# Definition of Dual Lattice

1- Can someone explain why we have the definition of dual of a lattice like $$\Lambda^*=\{\vec{v}\in span(\textbf{B}): \langle \vec{v},\vec{x} \rangle \in \mathbb{Z}, \forall \vec{x} \in \Lambda\}$$.

2- There is an explanation in the lecture note of Daniele Micciancio, (CSE206A) Spring 2007, here, but I cannot follow some parts of it.

For the highlighted lines, we first note that for any invertible matrix $$M$$ for the field of definition of the inner product we trivially have $$\langle \mathbf x,\mathbf y\rangle = \langle \mathbf x,M\cdot M^{-1}\mathbf y\rangle.$$ Using this with the matrix $$M=\mathbf B^T\mathbf B$$ and $$\mathbf y=f(\mathbf x)$$ we see that $$\langle x,f(\mathbf B)\rangle=\langle \mathbf x,\mathbf B^T\mathbf B(\mathbf B^T\mathbf B)^{-1}f(\mathbf B)\rangle.$$

We now note another property of the inner product that $$\langle M\mathbf x,\mathbf y\rangle=(M\mathbf x)^T\mathbf y=\mathbf x^TM^T\mathbf y=\langle \mathbf x,M^T\mathbf y\rangle.$$ It follows then that $$\langle \mathbf x,\mathbf B^T\mathbf B(\mathbf B^T\mathbf B)^{-1}f(\mathbf B)\rangle=\langle \mathbf B\cdot\mathbf x,\mathbf B(\mathbf B^T\mathbf B)^{-1}f(\mathbf B)\rangle.$$

Thanks to @Daniel S, for noting a property of inner product: looking an inner product as product of a row vector and a column vector.

I just write it for clarity in the case someone is not familiar with basic mathematical concepts.

We look at vectors as column vectors (so $$\vec{v}^{T}$$ is a row vector). $$\mathbf{B}\in\mathbb{R}^{m\times n}$$, where $$m\geq n$$, is the basis of the lattice.

... since every linear function $$f:\mathcal{L}\rightarrow \mathbb{Z}$$ can be written as $$f_{\vec{v}}(\vec{y})=\langle\vec{v},\vec{y}\rangle$$

For $$\vec{y}_{m\times1}\in\mathcal{L(\mathbf{B}_{m\times n})}$$, we can write it based on the basis of the lattice: $$\exists\vec{x}\in\mathbb{Z}^{n}$$: $$\vec{y}=\mathbf{B}\vec{x}$$.

$$f(\vec{y})=f(\mathbf{B}\vec{x})=f(\sum_{i=1}^{n}x_{i}\vec{b}_{i})$$

Because when multiplying a column vector to basis matrix from right, it's equivalent to linear combinations of column vectors of the basis matrix. All the time, the first (second, ...) element of $$\vec{b}_{1}$$ ($$\vec{b}_{2},\ldots$$) multiplied by first (second, ...) element of $$\vec{x}$$.

$$=\sum_{i=1}^{n}x_{i}f(\vec{b}_{i})$$

because $$f$$ is linear.

$$=\langle\vec{x},[f(\vec{b}_{1},\ldots,f(\vec{b}_{n}))]^{T}\rangle$$

by looking at this serie as an inner product of two vectors. Note $$f:\mathcal{L}\rightarrow\mathbb{Z}$$, so $$f(\vec{b}_{i})\in\mathbb{Z}$$ and $$[f(\vec{b}_{1}),\ldots,f(\vec{b}_{n}))]\in\mathbb{Z}^{n}$$ is a vector.

$$=\vec{x}^{T}_{n\times1}\cdot\overrightarrow{f(\mathbf{B}_{m\times n})}_{n\times1}$$

by looking at inner product as product of a row vector and a column vector.

$$=\vec{x}^{T}_{n\times1}\mathbf{B}^{T}_{m\times n}\cdot(?)\overrightarrow{f(\mathbf{B})}_{n\times1}$$

trying to construct $$\mathbf{B}\vec{x}$$, the argument of $$f$$ at the first line.

$$=\vec{x}^{T}_{n\times1}\mathbf{B}^{T}\mathbf{B}_{m\times n}\cdot(\mathbf{B}^{T}\mathbf{B})^{-1}\overrightarrow{f(\mathbf{B})}_{n\times1}$$

$$\mathbf{B}\in\mathbb{R}^{m\times n}$$, where $$m\geq n$$ is a rectangular matrix; it doesn't have inverse. $$\mathbf{B}$$'s columns are basis vectors of the lattice, so are linearly independent. $$\Rightarrow$$ $$(\mathbf{B}^{T}\mathbf{B})_{n\times n}$$ has inverse (Note: $$(\mathbf{B}\mathbf{B}^{T})_{m\times m}$$ is not invertible).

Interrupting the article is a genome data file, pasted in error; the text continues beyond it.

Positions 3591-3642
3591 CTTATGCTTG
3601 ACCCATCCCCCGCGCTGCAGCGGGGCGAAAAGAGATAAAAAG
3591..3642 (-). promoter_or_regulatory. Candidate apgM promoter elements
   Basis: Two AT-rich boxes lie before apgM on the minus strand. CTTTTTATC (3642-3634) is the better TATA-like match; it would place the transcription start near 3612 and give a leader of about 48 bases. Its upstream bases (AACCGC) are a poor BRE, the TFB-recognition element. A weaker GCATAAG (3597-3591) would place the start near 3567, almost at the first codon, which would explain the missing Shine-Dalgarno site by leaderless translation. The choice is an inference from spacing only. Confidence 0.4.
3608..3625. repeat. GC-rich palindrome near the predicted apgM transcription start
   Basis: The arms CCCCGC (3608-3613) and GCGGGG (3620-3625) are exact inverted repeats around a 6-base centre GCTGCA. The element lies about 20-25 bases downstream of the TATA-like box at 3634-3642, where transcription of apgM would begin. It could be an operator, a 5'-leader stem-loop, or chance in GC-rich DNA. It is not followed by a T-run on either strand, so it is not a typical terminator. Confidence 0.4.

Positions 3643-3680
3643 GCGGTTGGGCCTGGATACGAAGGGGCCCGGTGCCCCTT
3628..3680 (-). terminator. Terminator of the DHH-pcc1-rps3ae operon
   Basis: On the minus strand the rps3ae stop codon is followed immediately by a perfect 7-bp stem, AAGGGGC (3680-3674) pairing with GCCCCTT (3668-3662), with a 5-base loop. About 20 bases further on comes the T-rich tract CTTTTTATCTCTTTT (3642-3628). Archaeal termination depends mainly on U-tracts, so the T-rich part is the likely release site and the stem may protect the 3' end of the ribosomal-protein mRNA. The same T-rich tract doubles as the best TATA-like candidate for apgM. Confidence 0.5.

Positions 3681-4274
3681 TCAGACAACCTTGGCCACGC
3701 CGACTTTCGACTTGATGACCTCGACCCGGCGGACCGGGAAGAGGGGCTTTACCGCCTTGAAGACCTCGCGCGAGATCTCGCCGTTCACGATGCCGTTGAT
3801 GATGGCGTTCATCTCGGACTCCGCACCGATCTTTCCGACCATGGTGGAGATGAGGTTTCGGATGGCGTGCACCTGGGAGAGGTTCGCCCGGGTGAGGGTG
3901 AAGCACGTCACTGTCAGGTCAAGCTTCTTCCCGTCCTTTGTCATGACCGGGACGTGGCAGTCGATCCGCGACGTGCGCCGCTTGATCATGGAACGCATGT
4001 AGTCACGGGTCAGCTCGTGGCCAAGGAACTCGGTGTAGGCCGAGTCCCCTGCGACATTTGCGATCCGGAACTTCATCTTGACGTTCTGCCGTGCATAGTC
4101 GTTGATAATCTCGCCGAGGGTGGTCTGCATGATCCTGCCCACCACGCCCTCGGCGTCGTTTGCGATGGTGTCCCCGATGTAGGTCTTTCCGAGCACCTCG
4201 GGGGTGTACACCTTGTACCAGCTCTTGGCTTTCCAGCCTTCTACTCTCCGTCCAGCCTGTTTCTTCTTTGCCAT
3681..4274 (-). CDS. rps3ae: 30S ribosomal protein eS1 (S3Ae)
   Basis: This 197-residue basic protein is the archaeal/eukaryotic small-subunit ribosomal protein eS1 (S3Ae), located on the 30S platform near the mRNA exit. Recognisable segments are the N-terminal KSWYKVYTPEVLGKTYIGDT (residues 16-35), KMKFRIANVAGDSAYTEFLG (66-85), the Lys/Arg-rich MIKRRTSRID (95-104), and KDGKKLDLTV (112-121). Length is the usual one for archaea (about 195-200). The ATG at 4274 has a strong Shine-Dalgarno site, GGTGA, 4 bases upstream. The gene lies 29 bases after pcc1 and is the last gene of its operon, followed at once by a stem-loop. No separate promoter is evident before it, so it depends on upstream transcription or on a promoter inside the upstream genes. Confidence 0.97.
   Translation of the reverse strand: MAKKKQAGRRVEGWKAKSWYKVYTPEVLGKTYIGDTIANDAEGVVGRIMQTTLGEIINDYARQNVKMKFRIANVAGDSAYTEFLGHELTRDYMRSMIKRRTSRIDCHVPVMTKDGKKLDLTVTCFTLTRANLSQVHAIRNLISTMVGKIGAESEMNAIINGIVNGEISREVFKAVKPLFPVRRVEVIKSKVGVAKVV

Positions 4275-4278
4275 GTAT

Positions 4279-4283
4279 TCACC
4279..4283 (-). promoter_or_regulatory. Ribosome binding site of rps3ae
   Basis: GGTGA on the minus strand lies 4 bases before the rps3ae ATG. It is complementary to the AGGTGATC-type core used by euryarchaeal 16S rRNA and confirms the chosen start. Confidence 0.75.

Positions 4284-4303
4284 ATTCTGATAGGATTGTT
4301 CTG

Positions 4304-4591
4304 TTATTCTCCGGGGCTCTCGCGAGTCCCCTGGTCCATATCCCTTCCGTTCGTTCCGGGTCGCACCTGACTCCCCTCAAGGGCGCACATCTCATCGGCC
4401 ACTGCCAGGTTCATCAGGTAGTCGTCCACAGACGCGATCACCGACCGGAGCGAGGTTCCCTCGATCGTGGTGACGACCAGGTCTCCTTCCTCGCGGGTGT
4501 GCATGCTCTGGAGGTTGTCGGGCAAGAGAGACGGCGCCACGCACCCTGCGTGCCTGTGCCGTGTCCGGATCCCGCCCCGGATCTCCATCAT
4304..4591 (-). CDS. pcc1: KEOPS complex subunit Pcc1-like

$$=(\mathbf{B}\vec{x})^{T}_{m\times1}\cdot\underbrace{\left(\mathbf{B}_{m\times n}(\mathbf{B}^{T}\mathbf{B})^{-1}_{n\times n}\cdot\overrightarrow{f(\mathbf{B})}_{n\times 1}\right)}_{\vec{v}}$$

$$\vec{v}=\left(\mathbf{B}_{m\times n}(\mathbf{B}^{T}\mathbf{B})^{-1}_{n\times n}\cdot\overrightarrow{f(\mathbf{B})}_{n\times 1}\right)$$ is in the linear span of the lattice. Because $$f:\mathcal{L}\rightarrow\mathbb{Z}$$ and $$\mathbf{B}\in\mathbb{R}^{m\times n}$$, so $$\overrightarrow{f(\mathbf{B}_{m\times n})}\in\mathbb{Z}^{n}$$ $$\Rightarrow\vec{v}'=(\mathbf{B}^{T}\mathbf{B})^{-1}_{n\times n}\cdot\overrightarrow{f(\mathbf{B}_{m\times n})}_{n\times1}\in\mathbb{R}^{n}$$ $$\Rightarrow\vec{v}=\mathbf{B}_{m\times n}\cdot(\mathbf{B}^{T}\mathbf{B})^{-1}f(\mathbf{B})=\mathbf{B}_{m\times n}\cdot\vec{v}'_{n\times1}\in span_{\mathbb{R}}(\mathbf{B}_{m\times n})=\{\mathbf{B}_{m\times n}\vec{w}:\vec{w}\in\mathbb{R}^{n}\}$$.

$$=\langle\vec{y},\vec{v}\rangle$$

again by looking inner product as product of a row vector and a column vecror.

Finally, we've reached to the equality $$f(\vec{y})=\langle\vec{y},\vec{v}\rangle$$ for all $$\forall\vec{y}\in\mathcal{L}(\mathbf{B})$$ and some vector $$\vec{v}\in span_{\mathbb{R}}(\mathcal{L}(\mathbf{B}))=span_{\mathbb{R}}(\mathbf{B})$$ (because $$\mathbf{B}$$ is the basis of the lattice $$\mathcal{L}(\mathbf{B})$$, so $$span_{\mathbb{R}}(\mathcal{L}(\mathbf{B}))=span_{\mathbb{R}}(\mathbf{B})$$).

In other words, we can write a linear function $$f:\mathcal{L}\rightarrow\mathbb{Z}$$ as $$f(\vec{y})=f_{\vec{v}}(\vec{y})=\langle\vec{v},\vec{y}\rangle$$ for some $$\vec{v}\in span_{\mathbb{R}}(\mathbf{B})$$, i.e., represent it with a vector.

Now we substitute this representation in the natural definition of duality for lattices:

$$\left(\mathcal{L}(\mathbf{B})\right)^{*}=\{f:\mathcal{L}(\mathbf{B})\rightarrow\mathbb{Z} \ | \ f \ \text{is linear}\}=\{\vec{v}\in span_{\mathbb{R}}(\mathbf{B}): \langle\vec{v},\vec{y}\rangle\in\mathbb{Z},\forall\vec{y}\in\mathcal{L}(\mathbf{B})\}$$

As it was noted in Wikipedia, It should be emphasized that a lattice and its dual are fundamentally different kinds of objects; one consists of vectors in Euclidean space, and the other consists of a set of linear functionals on that space.